Dear NGS Expert Blog reader,
As part of our ongoing series of posts on RAD sequencing, I wanted to share some results from a recently published study describing the use of RAD-Seq for high throughput SNP development in Helianthus annuus (Sunflower).
Sunflower is one of the leading oilseed and confectionery crops in North America, with an annual crop mass of approximately 1 billion kilograms and an economic value over 720 million USD. Despite the economic importance of sunflower, relatively modest genomic resources exist for molecular genetic and marker assisted breeding applications.
To accelerate genomics resource development in sunflower, Floragenex was tasked with rapidly identifying a large set of single nucleotide polymorphism (SNP) markers in North American sunflower through the use of RAD sequencing. The end goal was to translating those markers into a downstream genotyping assay, which could be used for high-throughput applications such as linkage and association mapping.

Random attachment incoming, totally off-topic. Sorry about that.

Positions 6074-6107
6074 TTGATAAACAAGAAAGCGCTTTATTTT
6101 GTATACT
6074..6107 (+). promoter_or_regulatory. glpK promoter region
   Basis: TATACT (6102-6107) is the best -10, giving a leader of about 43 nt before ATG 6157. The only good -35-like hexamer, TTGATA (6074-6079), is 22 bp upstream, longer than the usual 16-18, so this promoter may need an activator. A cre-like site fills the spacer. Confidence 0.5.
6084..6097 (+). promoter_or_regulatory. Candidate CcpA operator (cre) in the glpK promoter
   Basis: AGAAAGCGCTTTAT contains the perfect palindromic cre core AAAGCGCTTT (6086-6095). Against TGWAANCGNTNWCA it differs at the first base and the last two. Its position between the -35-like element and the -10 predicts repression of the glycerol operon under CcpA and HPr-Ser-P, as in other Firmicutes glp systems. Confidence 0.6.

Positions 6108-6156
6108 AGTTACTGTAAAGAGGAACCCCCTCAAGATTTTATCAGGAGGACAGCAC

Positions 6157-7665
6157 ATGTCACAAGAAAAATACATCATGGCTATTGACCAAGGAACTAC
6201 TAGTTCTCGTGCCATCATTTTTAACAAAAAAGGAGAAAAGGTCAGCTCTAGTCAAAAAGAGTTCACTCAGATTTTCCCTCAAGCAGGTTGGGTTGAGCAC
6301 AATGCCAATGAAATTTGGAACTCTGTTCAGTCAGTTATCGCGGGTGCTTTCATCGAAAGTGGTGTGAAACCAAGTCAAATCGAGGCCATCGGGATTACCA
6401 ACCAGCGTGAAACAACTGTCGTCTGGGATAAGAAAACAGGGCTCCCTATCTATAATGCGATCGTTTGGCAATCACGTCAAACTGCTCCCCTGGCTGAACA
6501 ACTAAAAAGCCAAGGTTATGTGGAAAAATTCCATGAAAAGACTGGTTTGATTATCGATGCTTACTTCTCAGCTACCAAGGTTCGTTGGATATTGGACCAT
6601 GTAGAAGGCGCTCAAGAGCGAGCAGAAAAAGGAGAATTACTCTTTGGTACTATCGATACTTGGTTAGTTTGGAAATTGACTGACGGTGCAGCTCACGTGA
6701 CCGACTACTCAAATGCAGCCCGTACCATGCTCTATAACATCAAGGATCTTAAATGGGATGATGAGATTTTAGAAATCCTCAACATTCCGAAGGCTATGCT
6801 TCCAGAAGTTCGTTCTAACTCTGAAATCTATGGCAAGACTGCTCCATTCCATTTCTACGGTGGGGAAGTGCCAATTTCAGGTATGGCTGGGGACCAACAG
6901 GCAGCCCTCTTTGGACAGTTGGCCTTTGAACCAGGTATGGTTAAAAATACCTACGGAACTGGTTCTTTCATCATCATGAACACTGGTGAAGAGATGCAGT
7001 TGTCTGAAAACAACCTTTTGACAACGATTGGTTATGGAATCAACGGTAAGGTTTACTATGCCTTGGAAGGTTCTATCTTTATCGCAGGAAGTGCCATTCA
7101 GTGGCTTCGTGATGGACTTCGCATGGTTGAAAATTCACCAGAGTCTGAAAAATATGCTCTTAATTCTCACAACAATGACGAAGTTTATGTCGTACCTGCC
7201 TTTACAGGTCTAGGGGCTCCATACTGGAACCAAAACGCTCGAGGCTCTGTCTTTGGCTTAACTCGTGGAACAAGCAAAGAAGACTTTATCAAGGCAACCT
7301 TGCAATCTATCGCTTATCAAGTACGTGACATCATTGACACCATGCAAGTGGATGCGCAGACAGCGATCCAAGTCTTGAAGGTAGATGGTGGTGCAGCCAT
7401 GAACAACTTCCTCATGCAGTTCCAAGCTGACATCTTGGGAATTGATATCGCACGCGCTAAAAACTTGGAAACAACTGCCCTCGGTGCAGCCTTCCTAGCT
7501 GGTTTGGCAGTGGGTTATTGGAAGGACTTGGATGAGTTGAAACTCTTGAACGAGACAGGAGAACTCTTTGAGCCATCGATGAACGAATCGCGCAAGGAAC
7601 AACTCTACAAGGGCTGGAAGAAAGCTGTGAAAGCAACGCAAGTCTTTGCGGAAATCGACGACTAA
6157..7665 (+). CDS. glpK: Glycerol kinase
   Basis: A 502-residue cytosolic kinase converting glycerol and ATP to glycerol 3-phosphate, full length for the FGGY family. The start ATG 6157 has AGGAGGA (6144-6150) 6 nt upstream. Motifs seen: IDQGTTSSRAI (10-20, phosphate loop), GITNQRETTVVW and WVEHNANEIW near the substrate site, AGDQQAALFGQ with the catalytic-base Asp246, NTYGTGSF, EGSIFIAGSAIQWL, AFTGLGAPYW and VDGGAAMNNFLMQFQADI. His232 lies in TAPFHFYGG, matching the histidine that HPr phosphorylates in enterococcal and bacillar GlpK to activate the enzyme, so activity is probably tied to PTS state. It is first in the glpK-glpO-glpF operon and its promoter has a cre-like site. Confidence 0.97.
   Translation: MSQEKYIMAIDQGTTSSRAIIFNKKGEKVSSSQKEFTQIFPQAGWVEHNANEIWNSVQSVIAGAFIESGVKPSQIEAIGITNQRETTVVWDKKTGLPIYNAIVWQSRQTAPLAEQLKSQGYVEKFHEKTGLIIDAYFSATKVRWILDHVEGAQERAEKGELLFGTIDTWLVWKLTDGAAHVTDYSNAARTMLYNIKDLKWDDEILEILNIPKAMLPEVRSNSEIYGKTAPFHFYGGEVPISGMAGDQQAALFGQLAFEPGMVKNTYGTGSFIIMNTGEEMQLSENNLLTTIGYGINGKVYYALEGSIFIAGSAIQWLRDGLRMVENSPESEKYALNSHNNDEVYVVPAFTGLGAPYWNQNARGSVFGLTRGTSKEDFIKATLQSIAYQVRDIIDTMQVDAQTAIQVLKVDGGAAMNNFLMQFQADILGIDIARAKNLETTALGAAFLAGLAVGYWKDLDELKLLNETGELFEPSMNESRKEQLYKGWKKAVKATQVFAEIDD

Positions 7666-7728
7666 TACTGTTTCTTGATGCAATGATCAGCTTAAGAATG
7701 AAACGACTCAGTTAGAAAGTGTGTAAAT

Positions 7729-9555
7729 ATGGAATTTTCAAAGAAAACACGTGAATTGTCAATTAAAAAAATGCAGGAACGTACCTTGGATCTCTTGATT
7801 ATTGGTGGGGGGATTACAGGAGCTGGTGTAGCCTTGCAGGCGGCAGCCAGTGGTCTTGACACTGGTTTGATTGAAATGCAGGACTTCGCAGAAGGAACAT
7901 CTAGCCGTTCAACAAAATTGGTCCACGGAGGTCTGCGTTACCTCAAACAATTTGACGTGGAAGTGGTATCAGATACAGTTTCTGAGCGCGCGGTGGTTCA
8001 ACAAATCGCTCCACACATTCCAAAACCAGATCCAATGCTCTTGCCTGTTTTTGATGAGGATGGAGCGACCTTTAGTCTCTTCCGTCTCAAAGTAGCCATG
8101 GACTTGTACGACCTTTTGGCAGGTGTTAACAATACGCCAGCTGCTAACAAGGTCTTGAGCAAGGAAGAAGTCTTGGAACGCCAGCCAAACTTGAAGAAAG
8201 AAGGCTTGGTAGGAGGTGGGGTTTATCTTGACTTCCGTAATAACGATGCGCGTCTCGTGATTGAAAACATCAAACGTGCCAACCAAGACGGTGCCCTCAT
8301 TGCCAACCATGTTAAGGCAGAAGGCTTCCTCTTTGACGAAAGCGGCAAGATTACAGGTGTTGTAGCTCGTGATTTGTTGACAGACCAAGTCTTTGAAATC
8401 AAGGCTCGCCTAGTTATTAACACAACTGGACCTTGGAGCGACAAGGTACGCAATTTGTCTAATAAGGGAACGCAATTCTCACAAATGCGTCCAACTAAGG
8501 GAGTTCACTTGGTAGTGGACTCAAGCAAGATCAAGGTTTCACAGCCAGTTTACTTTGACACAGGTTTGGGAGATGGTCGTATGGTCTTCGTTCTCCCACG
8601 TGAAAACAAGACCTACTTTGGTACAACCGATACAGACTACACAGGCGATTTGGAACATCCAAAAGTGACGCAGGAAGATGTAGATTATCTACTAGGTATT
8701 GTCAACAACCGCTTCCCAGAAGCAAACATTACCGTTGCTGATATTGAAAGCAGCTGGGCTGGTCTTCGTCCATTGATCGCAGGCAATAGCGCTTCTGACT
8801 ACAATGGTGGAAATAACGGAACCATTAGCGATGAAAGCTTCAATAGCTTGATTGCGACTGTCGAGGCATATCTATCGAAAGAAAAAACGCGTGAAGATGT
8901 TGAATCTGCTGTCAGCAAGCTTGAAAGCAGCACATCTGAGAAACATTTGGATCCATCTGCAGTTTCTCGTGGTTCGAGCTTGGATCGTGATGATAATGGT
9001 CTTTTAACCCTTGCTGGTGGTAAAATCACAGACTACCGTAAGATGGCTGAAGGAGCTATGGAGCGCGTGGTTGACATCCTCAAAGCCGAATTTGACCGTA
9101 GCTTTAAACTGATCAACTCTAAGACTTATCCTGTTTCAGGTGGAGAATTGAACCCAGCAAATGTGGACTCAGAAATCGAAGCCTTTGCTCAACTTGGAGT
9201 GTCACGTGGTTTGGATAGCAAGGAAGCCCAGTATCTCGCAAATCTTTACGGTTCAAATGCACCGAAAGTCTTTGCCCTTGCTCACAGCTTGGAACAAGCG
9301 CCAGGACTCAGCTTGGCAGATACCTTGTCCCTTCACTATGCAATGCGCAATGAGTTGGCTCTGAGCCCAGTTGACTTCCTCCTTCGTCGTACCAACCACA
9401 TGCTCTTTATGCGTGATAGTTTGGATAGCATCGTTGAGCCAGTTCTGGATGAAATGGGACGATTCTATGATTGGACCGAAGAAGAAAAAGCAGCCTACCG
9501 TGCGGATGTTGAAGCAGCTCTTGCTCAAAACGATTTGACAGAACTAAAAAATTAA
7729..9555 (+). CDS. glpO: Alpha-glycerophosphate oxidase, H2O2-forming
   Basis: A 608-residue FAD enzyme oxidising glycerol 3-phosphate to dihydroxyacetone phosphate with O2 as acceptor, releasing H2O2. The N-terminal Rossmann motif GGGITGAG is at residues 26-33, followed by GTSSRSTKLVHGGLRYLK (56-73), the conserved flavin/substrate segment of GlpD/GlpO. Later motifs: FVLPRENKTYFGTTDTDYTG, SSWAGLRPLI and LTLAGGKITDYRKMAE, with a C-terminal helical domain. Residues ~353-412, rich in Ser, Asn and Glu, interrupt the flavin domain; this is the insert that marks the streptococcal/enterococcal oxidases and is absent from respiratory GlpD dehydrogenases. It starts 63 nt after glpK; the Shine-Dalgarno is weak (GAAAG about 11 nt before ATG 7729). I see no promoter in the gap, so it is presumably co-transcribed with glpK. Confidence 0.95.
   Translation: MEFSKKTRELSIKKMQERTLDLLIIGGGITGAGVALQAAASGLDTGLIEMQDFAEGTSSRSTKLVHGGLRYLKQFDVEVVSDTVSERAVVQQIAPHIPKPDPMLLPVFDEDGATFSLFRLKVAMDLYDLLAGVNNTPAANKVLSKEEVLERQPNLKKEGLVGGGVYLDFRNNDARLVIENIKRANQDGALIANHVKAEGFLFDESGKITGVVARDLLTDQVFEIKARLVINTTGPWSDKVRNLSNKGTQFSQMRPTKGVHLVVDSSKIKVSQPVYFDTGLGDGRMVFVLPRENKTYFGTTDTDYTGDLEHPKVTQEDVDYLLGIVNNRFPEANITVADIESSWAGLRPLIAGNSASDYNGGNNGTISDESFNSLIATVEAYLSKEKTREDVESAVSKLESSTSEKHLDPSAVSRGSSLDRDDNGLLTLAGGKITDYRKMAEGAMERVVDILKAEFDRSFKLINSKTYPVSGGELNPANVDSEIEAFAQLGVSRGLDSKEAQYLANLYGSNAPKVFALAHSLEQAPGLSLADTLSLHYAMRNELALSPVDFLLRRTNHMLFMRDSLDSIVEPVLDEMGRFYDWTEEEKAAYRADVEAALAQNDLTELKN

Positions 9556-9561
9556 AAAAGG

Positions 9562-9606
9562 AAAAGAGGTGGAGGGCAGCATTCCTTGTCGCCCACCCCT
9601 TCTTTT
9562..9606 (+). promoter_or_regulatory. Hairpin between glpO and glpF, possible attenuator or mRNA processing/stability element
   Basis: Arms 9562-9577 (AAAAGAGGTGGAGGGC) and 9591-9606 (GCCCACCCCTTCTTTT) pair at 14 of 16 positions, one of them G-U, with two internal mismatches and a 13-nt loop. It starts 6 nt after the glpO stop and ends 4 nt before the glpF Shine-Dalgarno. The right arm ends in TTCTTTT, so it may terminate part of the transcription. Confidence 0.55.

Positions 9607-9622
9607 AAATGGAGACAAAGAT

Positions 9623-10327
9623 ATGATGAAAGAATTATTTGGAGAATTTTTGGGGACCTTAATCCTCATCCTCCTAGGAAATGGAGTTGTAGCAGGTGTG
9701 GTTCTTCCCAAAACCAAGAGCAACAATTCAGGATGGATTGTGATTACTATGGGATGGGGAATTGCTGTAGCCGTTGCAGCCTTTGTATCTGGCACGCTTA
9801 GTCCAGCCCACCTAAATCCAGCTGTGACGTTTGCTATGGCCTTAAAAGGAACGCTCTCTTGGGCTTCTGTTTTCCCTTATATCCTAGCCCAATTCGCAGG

Some highlights on this study:
- RAD-Seq was used to rapidly construct over 15.1 Mb of de novo sunflower genomic sequence, comparable in size to a small eukaryotic transcriptome.
- There were over 94,000 putative SNP markers identified from analysis of six sunflower lines sequenced via RAD-Seq.
- 16,467 of these variants were incorporated into an Illumina Infinium Genotyping Array.
The above study elegantly demonstrates how RAD is an incredibly efficient marker discovery tool. From just under half a lane of Illumina data (44M 2x80bp reads), a marker resource of over 16 thousand high quality variants could be rapidly generated and deployed for breeding applications.
The full article, entitled “De novo sequencing of sunflower genome for SNP discovery using RAD (Restriction site Associated DNA) approach” can be found on BMC Genomics.
As a co-author on the publication, I would be happy to answer any of your questions on this paper, so don’t hesitate to post them. For my next NGS blog entry, I’ll be showing you some interesting publication trends seen with RAD sequencing.